Argentina has celebrated its one hundred and sixty first independence day by unveiling two new additions to its military arsenal.
SV ZOOM GV: army chiefs in open car.
SV: crowd watching
SV: army chiefs taking places on rostrum ZOOM OUT TO show army band.
SV: new Argentinean tank.
SV: policemen standing in front of crowd.
SV: tank approaching army chiefs on rostrum army chiefs saluting.
SV: tanks swirling
SV: tank driving away.
GV: jet flying overhead.
SV: field gun
GV ZOOM TO SV: army march with army leaders in background (3 shots)
SV: armed forces marching past army chiefs. (3 shots)
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Background: Argentina has celebrated its one hundred and sixty first independence day by unveiling two new additions to its military arsenal. Seen for the first time ??? public at the parade in Buenos Aires were a field gun and a rocket-launching tank developed by the army.
SYNOPSIS: Leaders of Argentina's military junta arrived in an open car to watch the parade on Saturday (9 July) after attending Mass at the City's Metropolitan Cathedral. For them the event was an act of public defiance following the decision by the united States earlier this year to reduce military assistance because of alleged violation of human rights. Argentina replied by rejecting all U.S. help.
The new tank was at the head of the parade and carried a passenger the commander of the country's First Army Crops, General Carlos Guillermo Suarez Mason. It's called the Medium Light tank and has a top speed of 44.6 mph (72 kilometres) an hour driven by a 600 horsepower diesel engine. The cannon has a range of 13.6 miles (22 kilometres).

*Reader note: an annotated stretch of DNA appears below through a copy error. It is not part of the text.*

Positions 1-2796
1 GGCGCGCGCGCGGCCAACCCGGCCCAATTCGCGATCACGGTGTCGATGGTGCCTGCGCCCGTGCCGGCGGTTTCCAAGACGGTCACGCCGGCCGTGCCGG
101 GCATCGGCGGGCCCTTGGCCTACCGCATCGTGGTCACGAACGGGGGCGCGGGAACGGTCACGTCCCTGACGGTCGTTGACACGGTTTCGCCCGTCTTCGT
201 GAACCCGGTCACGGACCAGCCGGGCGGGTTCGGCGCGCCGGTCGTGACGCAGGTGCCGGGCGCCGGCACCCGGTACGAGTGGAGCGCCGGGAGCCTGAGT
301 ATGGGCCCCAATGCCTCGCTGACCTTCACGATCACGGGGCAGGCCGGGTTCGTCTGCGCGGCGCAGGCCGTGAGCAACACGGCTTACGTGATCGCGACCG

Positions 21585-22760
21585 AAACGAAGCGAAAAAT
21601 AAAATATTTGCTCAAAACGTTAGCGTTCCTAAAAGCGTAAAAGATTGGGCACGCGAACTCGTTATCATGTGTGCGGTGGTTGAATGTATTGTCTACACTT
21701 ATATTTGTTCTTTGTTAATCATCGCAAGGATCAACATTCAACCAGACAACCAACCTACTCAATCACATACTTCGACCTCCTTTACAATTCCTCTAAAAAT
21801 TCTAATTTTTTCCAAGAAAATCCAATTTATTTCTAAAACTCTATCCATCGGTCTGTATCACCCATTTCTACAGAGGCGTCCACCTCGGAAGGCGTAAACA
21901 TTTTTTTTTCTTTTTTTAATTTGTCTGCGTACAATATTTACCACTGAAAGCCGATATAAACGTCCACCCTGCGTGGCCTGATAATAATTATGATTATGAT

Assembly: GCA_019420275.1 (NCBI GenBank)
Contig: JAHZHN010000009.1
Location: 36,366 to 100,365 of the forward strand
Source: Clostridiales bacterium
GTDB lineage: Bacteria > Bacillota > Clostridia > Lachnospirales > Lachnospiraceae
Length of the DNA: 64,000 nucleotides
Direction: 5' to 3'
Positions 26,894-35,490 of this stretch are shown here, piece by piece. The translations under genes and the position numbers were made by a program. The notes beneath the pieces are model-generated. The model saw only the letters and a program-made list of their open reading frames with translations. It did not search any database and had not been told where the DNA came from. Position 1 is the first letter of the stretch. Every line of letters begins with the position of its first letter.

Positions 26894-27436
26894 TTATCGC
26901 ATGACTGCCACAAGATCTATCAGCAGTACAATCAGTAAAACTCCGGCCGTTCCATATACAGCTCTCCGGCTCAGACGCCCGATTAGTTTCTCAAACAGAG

Also on display was a smaller version of the new tank called the VCTP. Another new weapon, a 155 millimetre calibre field gun, which Argentina hopes to export along with other weapons appeared in the parade. The country began its policy of giving arms assistance to neighbouring countries in 1973 when General Juan Person returned to power. It has already supplied Paraguay with recoilless cannons, machine guns and automatic weapons. They've helped Bolivia to set up an air brigade and trained Uruguayans in anti-submarine warfare.
With decreasing help from the United States Argentina's military rulers have also looked to Europe for then arms supplies.
They've bought rocket-arms carrying frigates from Britain, Mirage planes and rockets, anti-tank guns from Wet Germany, light arms from Belgium and cannons from Switzerland. One main purpose of the parade was to show the Americans that Argentina can do without help from Washington.